Now, if you’re very careful and aware of the distinction it may be possible to have a game where you shift back and forth…only having narrative control over things that aren’t the consequences of the decisions you’re making, and only pondering and planning out your decisions in areas that have been placed beyond your narrative control.  That’s actually kind of how SFX! games work: players have a lot of narrative control over details of the environment, but only as long as they don’t really matter.  If you’re in a bar and want to hit somebody with a bar stool, that’s mechanically the same as hitting with your fists, or a chair, or a bottle so you  have narrative control over whether there are suitable bar stools in the place.   It matters only insofar as hitting them with a stool might insulate you from their electric shock power, say.  On the other hand, whether hitting them is actually going to hurt them is completely out of your control and in the hands of the GM and the dice, so the decision you are making to try to hit them instead of any of the other things you might attempt (grab them, knock the gun out of their hand, distract them by throwing a drink in their face, run away, etc) is an important one that bears assessing and reasoning about the probable consequences.

This is why as a player I have very little interest in games that emphasize giving the players a lot of narrative control: it’s something that actively interferes with my favorite part of RPGs.  I want a lot of player agency, but only narrative control in very limited circumstances, such as when creating a character, or perhaps between sessions deciding what’s been going on in the character’s life off-screen.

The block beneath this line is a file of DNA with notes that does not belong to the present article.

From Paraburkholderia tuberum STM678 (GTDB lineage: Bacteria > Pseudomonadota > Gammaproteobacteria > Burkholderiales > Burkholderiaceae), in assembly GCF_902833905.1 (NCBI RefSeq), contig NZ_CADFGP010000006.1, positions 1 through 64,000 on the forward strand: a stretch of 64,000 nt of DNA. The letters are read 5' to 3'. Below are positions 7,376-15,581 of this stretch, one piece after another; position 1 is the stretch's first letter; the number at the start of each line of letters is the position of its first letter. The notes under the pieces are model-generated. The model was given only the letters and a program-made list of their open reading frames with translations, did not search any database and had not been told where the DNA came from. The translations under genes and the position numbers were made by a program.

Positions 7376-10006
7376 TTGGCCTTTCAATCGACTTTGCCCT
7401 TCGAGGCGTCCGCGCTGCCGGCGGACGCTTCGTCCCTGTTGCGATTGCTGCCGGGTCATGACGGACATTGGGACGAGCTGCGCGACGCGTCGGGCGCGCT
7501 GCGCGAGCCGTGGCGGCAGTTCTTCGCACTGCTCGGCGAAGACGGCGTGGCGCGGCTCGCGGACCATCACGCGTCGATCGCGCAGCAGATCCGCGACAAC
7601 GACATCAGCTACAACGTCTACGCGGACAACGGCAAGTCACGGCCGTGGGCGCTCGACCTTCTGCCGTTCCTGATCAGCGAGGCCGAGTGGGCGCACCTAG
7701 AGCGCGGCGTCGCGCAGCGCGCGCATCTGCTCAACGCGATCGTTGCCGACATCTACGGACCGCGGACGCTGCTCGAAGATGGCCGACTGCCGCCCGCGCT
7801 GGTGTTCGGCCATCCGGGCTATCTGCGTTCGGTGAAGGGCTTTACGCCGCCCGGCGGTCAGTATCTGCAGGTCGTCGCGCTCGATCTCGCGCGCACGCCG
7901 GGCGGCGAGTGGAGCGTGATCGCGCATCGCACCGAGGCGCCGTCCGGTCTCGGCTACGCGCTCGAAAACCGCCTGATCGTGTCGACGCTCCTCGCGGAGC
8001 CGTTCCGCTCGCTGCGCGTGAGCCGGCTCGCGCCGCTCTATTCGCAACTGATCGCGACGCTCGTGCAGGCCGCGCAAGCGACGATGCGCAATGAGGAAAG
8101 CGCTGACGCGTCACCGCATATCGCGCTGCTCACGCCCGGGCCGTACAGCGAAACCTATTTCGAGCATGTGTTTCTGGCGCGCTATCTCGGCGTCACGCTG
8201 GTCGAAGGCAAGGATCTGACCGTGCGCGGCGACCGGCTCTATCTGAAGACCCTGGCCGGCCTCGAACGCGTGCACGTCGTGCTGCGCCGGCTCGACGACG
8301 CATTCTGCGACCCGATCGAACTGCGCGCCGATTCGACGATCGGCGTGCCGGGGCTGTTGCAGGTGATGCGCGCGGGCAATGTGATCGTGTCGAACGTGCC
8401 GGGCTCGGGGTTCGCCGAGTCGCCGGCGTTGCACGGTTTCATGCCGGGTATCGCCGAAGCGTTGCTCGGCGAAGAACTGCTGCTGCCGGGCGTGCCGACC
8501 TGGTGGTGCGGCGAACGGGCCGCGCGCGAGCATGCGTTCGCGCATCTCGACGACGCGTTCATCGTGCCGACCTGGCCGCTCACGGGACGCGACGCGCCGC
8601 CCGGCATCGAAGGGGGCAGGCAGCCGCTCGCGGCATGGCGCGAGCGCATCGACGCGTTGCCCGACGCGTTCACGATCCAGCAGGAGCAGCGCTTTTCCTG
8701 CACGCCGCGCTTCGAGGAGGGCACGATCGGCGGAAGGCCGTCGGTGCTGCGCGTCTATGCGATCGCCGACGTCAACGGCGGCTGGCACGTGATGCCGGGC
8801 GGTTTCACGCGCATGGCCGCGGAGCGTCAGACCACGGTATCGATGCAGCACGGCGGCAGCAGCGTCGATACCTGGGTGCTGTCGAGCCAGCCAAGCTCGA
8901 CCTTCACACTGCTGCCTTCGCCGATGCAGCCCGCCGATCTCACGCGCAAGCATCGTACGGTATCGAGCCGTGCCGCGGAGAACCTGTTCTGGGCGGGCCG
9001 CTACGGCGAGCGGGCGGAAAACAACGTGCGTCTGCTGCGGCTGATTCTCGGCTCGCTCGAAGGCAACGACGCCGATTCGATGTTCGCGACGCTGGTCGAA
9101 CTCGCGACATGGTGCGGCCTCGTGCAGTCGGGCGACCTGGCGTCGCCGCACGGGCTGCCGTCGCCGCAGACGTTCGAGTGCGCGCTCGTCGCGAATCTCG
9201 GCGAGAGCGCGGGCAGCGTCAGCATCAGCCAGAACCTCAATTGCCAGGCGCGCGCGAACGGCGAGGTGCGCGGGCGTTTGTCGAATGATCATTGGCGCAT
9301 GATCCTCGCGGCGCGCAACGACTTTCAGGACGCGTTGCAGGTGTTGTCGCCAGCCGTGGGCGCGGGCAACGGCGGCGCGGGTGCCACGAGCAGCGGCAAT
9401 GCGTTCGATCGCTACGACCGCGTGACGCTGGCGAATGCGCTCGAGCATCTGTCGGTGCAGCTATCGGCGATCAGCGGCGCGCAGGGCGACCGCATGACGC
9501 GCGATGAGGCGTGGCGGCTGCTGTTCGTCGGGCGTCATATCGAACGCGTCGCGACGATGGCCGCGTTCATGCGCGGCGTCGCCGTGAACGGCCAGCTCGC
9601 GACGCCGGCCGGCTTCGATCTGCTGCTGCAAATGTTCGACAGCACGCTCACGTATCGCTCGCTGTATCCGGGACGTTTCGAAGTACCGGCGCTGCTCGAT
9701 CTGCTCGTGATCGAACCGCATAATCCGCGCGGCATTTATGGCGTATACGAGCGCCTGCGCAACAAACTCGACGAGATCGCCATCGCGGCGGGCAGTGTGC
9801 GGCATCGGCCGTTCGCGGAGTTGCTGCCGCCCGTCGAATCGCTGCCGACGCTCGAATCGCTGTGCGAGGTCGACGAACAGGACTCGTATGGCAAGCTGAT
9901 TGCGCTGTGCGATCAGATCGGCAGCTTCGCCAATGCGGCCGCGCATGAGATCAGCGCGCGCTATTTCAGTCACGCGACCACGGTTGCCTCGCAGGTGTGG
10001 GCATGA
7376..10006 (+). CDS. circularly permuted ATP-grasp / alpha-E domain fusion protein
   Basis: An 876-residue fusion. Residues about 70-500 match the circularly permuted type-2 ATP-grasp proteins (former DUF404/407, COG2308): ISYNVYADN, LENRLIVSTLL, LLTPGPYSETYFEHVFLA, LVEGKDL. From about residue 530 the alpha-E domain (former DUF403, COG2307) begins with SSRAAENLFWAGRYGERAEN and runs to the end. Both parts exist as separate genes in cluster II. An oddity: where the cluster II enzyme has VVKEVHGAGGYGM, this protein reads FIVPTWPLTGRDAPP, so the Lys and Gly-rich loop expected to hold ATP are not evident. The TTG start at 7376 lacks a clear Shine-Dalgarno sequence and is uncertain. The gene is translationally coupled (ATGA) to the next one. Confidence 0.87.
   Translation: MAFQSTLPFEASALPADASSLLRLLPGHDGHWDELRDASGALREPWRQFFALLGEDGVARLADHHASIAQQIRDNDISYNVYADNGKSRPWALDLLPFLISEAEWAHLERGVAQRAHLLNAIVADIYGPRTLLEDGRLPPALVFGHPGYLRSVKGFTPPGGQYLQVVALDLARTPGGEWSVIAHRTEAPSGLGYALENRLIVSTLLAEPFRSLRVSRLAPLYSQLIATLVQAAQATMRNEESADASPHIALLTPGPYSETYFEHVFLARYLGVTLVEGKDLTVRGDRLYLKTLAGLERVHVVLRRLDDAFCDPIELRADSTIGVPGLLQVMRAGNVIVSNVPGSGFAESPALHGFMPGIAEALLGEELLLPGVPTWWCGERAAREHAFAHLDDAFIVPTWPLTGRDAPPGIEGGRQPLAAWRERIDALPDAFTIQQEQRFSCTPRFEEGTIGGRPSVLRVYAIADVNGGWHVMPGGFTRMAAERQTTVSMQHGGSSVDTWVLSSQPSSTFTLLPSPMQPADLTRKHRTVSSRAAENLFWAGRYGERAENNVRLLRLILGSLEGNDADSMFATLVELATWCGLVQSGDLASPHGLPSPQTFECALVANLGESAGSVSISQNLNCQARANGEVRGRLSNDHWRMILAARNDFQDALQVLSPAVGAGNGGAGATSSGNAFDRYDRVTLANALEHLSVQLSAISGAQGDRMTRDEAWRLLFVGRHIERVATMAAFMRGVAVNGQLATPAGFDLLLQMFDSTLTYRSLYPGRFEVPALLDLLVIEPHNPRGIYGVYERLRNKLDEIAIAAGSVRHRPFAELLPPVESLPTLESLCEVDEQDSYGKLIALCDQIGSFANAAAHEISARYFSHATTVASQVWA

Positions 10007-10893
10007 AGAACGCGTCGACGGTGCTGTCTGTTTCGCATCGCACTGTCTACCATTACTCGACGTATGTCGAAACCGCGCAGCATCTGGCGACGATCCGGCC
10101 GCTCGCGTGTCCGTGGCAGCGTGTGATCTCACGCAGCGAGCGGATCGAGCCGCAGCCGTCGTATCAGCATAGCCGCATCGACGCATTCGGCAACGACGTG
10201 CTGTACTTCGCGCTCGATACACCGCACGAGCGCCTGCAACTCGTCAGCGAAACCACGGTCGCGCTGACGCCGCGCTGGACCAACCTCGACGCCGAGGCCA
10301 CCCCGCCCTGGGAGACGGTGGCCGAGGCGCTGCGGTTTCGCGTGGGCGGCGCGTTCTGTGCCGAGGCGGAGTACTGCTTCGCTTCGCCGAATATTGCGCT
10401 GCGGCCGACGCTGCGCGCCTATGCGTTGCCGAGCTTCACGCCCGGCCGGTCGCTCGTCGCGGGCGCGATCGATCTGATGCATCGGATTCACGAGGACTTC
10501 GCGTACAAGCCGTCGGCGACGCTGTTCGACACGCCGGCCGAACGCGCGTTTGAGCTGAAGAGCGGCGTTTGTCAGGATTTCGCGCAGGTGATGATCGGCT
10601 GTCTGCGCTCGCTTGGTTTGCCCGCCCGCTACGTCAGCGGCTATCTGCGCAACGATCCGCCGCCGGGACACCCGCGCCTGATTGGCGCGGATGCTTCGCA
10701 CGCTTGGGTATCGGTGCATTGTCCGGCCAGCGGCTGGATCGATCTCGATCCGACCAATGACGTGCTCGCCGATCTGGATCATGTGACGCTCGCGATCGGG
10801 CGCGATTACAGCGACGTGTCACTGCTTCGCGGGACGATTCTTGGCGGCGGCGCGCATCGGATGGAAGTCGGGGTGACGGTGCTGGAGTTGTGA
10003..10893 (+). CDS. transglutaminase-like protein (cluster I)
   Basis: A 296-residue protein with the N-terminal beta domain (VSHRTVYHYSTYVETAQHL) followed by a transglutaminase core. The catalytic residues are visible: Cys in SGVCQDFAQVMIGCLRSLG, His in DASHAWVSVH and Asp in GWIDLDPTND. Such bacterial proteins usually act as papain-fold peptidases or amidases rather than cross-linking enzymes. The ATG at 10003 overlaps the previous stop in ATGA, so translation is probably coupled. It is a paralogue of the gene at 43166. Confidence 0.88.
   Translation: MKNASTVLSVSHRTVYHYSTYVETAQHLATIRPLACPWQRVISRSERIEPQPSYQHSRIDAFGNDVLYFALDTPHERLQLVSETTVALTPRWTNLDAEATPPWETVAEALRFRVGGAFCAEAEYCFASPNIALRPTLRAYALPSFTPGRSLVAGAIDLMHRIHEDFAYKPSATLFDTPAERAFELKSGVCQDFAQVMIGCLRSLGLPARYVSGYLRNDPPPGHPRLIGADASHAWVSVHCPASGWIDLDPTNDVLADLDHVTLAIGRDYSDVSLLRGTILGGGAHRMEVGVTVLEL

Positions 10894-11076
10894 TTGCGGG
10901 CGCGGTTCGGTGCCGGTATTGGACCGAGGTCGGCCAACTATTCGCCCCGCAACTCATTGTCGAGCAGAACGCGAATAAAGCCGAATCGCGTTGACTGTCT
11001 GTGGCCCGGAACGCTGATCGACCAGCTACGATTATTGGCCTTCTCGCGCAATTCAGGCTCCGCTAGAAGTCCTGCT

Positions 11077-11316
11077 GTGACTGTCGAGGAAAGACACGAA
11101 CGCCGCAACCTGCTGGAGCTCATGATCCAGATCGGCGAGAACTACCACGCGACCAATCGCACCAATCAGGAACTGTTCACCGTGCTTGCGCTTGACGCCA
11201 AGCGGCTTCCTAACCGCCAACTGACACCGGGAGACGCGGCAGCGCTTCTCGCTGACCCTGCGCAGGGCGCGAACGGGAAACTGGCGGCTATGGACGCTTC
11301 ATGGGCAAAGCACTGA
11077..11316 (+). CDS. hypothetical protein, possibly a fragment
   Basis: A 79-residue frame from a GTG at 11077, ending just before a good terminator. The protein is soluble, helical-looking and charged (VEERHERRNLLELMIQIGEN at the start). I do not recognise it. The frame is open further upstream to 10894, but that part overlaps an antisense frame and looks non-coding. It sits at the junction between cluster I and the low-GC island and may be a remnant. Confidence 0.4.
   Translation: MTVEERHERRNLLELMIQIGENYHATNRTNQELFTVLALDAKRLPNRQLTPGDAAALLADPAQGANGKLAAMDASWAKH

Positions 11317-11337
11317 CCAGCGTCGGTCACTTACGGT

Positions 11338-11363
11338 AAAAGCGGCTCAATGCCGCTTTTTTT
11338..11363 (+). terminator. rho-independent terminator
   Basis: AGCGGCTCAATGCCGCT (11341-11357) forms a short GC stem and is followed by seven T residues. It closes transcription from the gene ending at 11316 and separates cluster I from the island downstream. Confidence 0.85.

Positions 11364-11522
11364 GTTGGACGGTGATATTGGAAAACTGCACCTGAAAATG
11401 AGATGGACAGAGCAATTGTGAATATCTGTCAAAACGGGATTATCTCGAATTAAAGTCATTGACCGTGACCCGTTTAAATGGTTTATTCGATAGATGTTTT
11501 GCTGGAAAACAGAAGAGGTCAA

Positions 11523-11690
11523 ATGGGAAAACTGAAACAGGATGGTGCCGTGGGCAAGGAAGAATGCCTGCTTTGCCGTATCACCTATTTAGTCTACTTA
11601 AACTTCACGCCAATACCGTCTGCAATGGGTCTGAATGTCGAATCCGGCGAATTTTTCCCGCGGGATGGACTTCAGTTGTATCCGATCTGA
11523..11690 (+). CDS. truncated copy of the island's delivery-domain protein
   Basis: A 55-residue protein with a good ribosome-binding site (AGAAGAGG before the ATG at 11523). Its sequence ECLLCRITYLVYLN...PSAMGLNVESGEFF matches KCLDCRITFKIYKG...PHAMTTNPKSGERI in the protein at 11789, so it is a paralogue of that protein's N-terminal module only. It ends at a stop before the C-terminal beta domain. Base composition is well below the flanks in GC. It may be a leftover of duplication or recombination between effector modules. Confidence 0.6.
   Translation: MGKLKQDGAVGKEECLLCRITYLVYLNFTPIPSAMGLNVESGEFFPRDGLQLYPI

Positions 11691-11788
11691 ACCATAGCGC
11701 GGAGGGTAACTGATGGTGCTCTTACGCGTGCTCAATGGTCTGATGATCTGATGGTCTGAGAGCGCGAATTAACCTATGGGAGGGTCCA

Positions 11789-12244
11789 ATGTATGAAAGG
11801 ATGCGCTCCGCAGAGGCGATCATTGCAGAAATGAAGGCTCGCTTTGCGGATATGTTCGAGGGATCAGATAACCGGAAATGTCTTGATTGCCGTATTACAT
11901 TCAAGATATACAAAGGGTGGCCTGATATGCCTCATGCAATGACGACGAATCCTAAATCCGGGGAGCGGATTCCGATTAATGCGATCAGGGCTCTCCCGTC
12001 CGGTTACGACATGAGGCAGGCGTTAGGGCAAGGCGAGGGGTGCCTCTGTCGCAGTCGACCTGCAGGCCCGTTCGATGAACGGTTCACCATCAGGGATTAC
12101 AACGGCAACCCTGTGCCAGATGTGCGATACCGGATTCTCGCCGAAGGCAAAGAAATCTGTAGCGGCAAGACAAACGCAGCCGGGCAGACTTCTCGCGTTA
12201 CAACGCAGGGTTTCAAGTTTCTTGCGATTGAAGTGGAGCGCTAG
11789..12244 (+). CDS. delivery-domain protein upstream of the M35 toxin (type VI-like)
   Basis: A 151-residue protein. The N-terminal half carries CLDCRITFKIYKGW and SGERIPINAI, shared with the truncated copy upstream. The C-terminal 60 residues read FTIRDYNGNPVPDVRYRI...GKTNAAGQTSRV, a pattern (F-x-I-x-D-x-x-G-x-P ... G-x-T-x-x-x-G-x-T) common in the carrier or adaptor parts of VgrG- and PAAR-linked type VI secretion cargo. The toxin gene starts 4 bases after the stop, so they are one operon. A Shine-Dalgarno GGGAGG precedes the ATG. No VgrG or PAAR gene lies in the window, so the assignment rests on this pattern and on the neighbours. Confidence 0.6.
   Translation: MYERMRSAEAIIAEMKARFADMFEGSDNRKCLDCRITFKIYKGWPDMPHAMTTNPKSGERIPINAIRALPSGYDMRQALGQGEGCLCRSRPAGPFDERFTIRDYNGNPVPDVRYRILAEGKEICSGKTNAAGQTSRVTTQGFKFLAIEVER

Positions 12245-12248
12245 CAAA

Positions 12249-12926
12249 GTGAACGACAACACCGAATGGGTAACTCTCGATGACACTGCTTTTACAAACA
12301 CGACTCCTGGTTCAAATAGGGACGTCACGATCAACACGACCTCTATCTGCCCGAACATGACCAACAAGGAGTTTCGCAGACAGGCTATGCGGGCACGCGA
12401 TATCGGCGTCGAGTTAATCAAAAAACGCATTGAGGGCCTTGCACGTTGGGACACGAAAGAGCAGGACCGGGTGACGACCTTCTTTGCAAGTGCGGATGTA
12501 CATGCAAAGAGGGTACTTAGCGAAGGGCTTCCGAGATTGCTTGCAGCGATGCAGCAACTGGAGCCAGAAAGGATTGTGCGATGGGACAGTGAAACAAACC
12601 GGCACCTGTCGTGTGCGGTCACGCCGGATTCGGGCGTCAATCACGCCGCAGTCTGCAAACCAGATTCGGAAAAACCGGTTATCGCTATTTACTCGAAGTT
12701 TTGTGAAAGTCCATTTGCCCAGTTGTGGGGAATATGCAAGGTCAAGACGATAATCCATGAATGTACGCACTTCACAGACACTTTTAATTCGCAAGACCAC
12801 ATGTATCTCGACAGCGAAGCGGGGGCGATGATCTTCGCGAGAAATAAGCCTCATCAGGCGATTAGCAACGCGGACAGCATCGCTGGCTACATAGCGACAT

Chess isn’t an RPG, but D&D sure as Hell is

John Wick’s post Chess is not an RPG: The Illusion of Game Balance is making the rounds of the RPG blogosphere (I stumbled across it when Michael “Stargazer” Wolf wrote about it here) .  I started to write a comment, but it blew up into an entire post.

I was suspicious when I saw Wick start talking about telling stories, since that’s not really what I think RPGs are about, but it’s a common-enough starting point for discussing them.  Where Wick completely lost me, though, is when he proclaimed “The first four editions of D&D are not roleplaying games.”  Sorry, but if that’s where your argument ends up, it’s obvious you need to reexamine your premises.

Riddick and the teacup is a terrible example of why weapon stats shouldn’t matter: the thing that makes the scene stand out is that we all know that a teacup is a lousy weapon.  In a game without weapon stats, players will be completely unimpressed if you manage to kill somebody with a teacup because they’re aware that the rules make that no harder than killing with a gun or sword.  They might give you points for style if it’s the first time anybody’s done that, but nobody’s going to conclude your character is a bad-ass because of it.  Even having it built into your character “Can kill a man with a teacup” is less impressive than accomplishing it when according to the rules you need to roll two 20’s and then max damage to have a chance.  And I say that as the designer of a game that indeed doesn’t have weapon stats precisely so that characters with the right kind of abilities can accomplish feats like that.